Democracy has availed us with innumerable benefits and opportunities our patience and guided focus would allow us consummate in the nearest future.
Nigeria holds this promise for Igbo people now than ever before.
This is why I assessed the famous Awka declaration by students of Igbo extraction as a road map for the prosperity of Igbo nation under a united Nigerian confederation.
I may be faulted by a few brethren who might perceive my position as adverse. But the verifiable truth is that the chances of equal opportunities opened to the Igbos under the sovereignty of Nigeria currently, surpass the benefits or attractions of a Biafran state as presently conceptualized and canvassed.
I believe this is the basis of the new thinking as reflected by the Igbo students.
They believe this is achievable on the strength of the unity and oneness of Nigeria, as against the distractions of separatism. And I lend my voice in support wholeheartedly.
Already, there is a foundation for a prosperous Igbo nation in Nigeria. We have invested immensely in the country Nigeria since independence.
Agreed that in the course of the journey to nationhood, there have been hitches and disagreements, but they are not beyond amicable resolution through dialogue.
And our experience is not unique or exclusive to us. More to it, from time to time, Nigeria offers solace to the Igbo nation to make us feel their share in our pains and tribulations.
For instance, let’s not forget the general restitution former President Olusegun Obasanjo granted to all former Biafran soldiers.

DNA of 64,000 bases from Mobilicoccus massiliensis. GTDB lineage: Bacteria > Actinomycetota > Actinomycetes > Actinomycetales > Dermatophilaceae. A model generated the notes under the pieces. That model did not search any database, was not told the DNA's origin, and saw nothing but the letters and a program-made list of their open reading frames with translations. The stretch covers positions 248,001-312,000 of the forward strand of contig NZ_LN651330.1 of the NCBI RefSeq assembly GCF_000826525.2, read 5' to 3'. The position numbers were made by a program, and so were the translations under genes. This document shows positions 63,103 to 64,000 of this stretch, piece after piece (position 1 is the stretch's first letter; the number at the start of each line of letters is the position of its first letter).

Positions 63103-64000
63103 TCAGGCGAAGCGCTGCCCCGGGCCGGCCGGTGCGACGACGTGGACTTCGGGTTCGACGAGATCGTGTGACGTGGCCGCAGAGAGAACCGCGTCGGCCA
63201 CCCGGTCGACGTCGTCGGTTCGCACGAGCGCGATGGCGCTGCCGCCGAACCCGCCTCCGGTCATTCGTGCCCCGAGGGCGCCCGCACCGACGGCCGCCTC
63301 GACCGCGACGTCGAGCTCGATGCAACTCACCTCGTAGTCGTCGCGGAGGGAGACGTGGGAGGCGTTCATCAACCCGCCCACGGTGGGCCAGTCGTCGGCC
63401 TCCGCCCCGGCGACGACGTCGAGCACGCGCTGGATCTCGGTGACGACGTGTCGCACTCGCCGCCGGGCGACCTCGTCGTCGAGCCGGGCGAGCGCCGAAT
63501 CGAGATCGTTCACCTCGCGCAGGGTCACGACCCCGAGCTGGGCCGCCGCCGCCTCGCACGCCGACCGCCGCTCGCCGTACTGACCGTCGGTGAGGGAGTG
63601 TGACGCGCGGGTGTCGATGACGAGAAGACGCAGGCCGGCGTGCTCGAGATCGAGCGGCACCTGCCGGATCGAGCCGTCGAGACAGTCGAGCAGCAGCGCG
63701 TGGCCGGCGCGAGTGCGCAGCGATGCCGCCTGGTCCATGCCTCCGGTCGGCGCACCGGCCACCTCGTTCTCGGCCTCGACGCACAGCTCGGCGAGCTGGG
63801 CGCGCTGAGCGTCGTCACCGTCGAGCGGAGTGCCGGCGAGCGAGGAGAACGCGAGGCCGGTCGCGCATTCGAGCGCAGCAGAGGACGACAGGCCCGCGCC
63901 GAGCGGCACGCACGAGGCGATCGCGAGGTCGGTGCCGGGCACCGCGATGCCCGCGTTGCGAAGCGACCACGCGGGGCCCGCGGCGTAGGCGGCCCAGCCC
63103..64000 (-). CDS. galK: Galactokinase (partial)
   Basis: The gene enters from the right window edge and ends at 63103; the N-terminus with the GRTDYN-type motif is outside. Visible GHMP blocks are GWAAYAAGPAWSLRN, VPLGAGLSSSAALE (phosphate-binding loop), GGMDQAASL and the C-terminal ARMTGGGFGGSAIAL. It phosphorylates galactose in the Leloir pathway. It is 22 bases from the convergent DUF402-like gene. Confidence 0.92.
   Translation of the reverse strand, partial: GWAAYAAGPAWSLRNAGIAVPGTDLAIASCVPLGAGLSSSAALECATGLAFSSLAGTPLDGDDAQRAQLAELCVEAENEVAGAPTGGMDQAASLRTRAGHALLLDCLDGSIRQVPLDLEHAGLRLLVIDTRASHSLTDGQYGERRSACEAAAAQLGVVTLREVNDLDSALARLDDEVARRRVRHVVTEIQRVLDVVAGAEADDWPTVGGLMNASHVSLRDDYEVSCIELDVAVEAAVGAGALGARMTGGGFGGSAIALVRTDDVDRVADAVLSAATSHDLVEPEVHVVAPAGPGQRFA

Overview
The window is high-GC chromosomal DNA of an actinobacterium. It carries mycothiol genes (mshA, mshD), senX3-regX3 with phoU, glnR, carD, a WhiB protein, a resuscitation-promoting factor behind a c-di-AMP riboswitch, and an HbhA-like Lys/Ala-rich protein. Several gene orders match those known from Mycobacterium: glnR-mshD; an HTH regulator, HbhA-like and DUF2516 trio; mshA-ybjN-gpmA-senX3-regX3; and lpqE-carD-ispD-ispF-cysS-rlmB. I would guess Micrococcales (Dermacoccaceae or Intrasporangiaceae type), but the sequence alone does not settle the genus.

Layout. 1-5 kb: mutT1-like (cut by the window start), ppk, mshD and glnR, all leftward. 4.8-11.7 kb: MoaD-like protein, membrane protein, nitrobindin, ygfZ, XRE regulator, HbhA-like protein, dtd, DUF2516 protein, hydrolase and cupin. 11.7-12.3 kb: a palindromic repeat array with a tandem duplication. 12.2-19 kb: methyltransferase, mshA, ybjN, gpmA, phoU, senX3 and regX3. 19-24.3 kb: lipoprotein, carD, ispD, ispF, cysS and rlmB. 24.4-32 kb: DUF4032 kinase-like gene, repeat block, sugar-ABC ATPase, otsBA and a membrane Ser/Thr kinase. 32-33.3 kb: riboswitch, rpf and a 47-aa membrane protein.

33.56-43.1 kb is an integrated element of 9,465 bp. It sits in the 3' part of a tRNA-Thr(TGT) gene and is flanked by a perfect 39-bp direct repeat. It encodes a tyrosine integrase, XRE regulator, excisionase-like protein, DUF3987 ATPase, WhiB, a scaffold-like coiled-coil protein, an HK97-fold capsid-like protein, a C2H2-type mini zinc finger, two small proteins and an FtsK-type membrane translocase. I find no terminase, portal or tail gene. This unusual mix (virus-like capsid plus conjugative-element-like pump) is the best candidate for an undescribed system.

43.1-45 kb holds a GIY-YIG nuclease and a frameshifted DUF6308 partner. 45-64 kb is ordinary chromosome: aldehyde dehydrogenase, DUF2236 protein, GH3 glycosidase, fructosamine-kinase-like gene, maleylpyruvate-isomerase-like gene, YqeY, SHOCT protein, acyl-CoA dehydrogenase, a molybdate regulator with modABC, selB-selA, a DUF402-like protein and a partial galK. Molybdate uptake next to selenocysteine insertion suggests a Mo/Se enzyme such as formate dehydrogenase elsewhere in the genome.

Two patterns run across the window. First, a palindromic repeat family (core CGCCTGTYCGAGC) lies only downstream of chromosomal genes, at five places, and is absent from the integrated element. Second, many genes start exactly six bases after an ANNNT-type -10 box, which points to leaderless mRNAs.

It is an indication of the willingness of a country to resolve grievances peacefully and to give equal opportunities to every Nigerian or region. Let us not be blindfolded by personal aspirations.
Therefore, the few belligerent voices in the Southeast still chanting disenchantment with Nigeria are dishonest even to themselves.
But the will of the majority of Igbos points to preference for a co-existence in Nigeria as opposed to a Biafran state, as practically expressed in the presence of Igbos in every little community in Nigeria trading or doing business.
It is a loud statement that we are more comfortable living in Nigeria than a Biafran republic.
Contrary to the negative stereotyping, an average Igbo man hates corruption. But we have carried this tag this long because we are shielded by disreputable and selfish politicians in Abuja, who are not concerned with the manner they collectively defame us.
We can make more astonishing progress and break new grounds if we overcome these enemies, by suppressing them to create the prosperous future we seek in Nigeria.
The Igbos like any other tribe in Nigeria wants to live freely in the country; build their skyscrapers not only in Onitsha, but also in Abuja and every other mega city in the country.
We must tell Nigeria that we hate lies and our kinsmen who connive with others to cheat and confuse us would henceforth be checkmated.
We all want the goodies enjoyed by other parts of the country and no one should again be allowed to sow the seed of discord.
I dare say, the Igbos want separation from embezzlement of public funds; but not the construction of roads in the Southeast like President Muhammadu Buhari is massively doing at the moment in the region.
In fact, the Southeast wants everything good the government is offering to other regions of the country. Our continuous stand-off with government under the fake illusion of a Biafran state will lead us nowhere.
We must conduct internal checks on ourselves and amend aspects of our lives we adjudge as indecent and inimical to progress. Once this is done, nothing can prevent us from fully reaping the benefits of nationhood in Nigeria.
Again, like echoed by the Igbo students, no self-serving politician or ethnic warlord should lure us into the fake illusion of a phantom Biafran state. In Nigeria, we shall remain. This is the voice of reason.